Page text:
The Whole View, Season 3 Ep 33: Benefits of Vitamin E w/ Dr. Barrie Tan

Welcome Dr. Barrie Tan to the Whole View! This week, Stacy and Dr. Tan dive deep into Vitamin E, what it does, how it works, and the science behind the benefits of Vitamin E for the human body. Dr. Barrie Tan is a trailblazer and foremost expert on Vitamin E, credited with discovering a form of  Vitamin E called tocotrienol. He shares his years of experience to bridge the gap between science and health to help listeners better understand the ins and outs of Vitamin E!

Find Dr. Tan: 

Dr. Tan would like to offer a copy of his eBook “The Truth About Vitamin E” to listeners for free. Visit and enter code The Whole View!

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Key Takeaways


  • Dr. Barrie Tan is hailed as the world’s foremost expert on Vitamin E. A scientist first and foremost, Dr. Tan earned his Ph.D. in Chemistry and Biochemistry from the University of Otago, New Zealand and spent several years as a professor at UMass.
  • Dr. Tan has committed himself to the research and development of phytonutrients that reduce and slow chronic disorders. He has held roles of Chief Scientific Officer and Scientific Board Member for multinational organizations.
  • Additionally, his career includes periods working in association with the US Armed Forces and a Prince of Thailand.

Health Benefits of Vitamin E

  • Vitamin E is shown to reduce markers of oxidative stress and improve antioxidant defenses. A 2021 study also showed that supplementing with a combination of Vitamin E and Vitamin C daily for 8 weeks reduced markers of oxidative stress, such as malondialdehyde and ROS, in women with endometriosis. [source]
  • Furthermore, it may improve bone health and have protective anti-aging effect. Research in middle-aged and elderly humans suggests that tocotrienols have a potential beneficial anti-ageing action with respect to cognitive impairment and DNA damage. Also, tocotrienol supplementation helps reduce bone loss in postmenopausal osteopenic women by suppressing inflammation and oxidative stress [source].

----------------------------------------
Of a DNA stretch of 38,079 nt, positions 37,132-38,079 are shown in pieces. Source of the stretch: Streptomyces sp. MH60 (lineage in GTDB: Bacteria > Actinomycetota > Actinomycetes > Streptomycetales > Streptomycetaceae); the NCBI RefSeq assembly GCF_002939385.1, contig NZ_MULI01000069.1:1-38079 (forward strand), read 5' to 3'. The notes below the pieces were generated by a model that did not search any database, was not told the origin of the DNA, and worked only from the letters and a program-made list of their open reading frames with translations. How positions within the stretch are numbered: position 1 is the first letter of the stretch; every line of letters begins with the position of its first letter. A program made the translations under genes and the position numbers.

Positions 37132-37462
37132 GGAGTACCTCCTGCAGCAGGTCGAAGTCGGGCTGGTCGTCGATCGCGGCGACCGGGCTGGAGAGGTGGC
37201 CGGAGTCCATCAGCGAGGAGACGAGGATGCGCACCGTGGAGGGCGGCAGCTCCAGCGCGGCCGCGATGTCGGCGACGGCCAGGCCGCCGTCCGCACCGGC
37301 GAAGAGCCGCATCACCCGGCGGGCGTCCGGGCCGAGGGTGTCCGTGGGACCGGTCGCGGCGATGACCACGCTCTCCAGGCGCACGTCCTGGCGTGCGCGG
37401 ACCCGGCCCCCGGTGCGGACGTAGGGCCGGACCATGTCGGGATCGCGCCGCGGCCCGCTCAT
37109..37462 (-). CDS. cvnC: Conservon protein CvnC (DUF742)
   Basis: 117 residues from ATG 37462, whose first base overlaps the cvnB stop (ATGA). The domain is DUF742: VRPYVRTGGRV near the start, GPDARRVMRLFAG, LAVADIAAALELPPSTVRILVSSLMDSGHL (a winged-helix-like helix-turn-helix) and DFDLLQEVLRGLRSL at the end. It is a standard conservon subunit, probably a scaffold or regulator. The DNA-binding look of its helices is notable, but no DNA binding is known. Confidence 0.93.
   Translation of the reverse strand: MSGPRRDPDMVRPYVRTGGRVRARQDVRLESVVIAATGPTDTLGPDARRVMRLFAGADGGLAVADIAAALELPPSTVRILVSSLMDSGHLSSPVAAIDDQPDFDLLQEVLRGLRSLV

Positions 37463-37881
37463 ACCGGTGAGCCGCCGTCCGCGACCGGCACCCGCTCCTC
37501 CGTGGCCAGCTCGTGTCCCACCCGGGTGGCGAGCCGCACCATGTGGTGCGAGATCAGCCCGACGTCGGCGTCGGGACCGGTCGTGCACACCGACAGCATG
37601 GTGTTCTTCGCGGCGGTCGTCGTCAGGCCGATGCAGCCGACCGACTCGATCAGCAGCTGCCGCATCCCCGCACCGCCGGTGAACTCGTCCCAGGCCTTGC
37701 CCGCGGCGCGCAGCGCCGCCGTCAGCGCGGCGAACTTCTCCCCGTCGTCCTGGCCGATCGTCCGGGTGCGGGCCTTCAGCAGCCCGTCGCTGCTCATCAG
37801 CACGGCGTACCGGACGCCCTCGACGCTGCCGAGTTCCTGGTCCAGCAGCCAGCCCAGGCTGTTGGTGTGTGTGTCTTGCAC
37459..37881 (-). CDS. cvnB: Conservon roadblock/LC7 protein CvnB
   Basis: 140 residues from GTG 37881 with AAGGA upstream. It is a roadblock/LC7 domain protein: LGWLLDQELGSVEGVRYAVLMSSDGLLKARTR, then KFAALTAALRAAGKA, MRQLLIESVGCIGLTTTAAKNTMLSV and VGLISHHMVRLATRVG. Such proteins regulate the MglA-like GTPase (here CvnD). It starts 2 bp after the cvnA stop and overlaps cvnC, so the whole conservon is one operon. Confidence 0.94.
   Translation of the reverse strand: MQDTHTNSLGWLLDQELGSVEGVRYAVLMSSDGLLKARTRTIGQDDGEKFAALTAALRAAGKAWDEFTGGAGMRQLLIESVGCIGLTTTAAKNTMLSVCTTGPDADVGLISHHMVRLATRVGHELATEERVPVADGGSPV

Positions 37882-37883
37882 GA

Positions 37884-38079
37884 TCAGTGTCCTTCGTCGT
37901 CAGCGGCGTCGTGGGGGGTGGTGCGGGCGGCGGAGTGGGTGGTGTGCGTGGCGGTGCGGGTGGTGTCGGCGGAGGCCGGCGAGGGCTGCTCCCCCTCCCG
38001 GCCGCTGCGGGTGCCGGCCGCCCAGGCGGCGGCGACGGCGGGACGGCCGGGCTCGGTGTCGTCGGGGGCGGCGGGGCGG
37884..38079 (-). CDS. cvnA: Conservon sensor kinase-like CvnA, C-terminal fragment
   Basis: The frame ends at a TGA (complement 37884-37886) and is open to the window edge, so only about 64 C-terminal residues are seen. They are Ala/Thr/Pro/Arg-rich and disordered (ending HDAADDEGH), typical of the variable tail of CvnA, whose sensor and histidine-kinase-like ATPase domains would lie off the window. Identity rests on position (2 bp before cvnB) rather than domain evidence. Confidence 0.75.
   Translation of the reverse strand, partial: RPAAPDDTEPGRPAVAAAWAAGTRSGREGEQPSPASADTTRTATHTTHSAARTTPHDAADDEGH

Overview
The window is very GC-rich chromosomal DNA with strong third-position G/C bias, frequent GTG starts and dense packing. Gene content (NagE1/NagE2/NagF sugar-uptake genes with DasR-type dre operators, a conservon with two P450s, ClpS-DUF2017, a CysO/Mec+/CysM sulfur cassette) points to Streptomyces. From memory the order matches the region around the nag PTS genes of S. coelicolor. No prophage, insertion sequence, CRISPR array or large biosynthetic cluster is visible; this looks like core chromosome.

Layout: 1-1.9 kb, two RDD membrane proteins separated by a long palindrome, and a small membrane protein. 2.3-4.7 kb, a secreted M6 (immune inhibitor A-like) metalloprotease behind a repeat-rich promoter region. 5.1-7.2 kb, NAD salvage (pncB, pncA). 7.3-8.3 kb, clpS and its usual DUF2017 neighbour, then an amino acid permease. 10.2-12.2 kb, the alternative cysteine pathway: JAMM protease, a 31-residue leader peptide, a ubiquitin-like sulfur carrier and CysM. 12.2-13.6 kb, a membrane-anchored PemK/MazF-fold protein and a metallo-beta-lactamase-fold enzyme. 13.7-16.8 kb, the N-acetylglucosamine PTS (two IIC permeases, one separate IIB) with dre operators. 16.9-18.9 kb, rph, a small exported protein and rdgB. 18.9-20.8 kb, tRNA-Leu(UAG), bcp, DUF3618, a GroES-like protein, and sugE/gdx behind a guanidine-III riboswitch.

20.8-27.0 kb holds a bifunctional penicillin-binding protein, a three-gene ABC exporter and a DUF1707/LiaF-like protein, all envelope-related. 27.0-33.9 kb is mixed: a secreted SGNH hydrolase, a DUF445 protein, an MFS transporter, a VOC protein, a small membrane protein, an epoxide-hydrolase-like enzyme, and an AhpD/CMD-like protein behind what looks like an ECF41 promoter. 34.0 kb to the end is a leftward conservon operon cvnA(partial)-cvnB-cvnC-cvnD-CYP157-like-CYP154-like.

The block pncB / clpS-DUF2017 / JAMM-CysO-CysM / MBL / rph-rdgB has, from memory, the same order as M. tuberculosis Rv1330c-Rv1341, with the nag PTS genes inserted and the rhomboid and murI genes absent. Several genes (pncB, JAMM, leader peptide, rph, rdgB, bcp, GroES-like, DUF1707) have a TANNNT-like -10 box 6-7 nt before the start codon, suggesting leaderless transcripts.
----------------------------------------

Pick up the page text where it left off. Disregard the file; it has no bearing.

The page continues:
• Vitamin E can support cardiovascular health and may reduce heart disease risk factors. Studies show reduced systolic blood pressure and when combined, omega-3 and Vitamin E co-supplementation significantly reduced the serum concentrations of TG and LDL and increased “good” cholesterol to reduce risk of heart disease [source]Also, Vitamin E quinone has anti clotting benefits, as a potent inhibitor of the vitamin K-dependent carboxylase that controls blood clotting.
  • Benefits of Vitamin E may include improving liver health and benefit those with liver disease (NAFLD). A meta analysis showed that Vitamin E reduced the values of liver enzymes compared with placebo Vitamin E improved statistically significantly liver pathology in every individual histological parameter as well as low-density lipoprotein cholesterol, fasting blood glucose, and serum leptin values. [source]
  • Additionally, Vitamin E is also great for boosting the immune system, along with Zinc and Vitamin C.

Liver Health & Menstruation Studies

  • A 2022 study was recently published showing that when comparing tocotrienol to tocopherol in those with NAFLD, better results were seen in those taking tocotrienol supplementation. δ-tocotrienol and α-tocopherol exerted equally beneficial effects in terms of improvement in hepatic steatosis, oxidative stress, and insulin resistance in patients with NAFLD. However, δ-tocotrienol was more potent than α-tocopherol in reducing body weight, inflammation, and apoptosis associated with NAFLD. [source]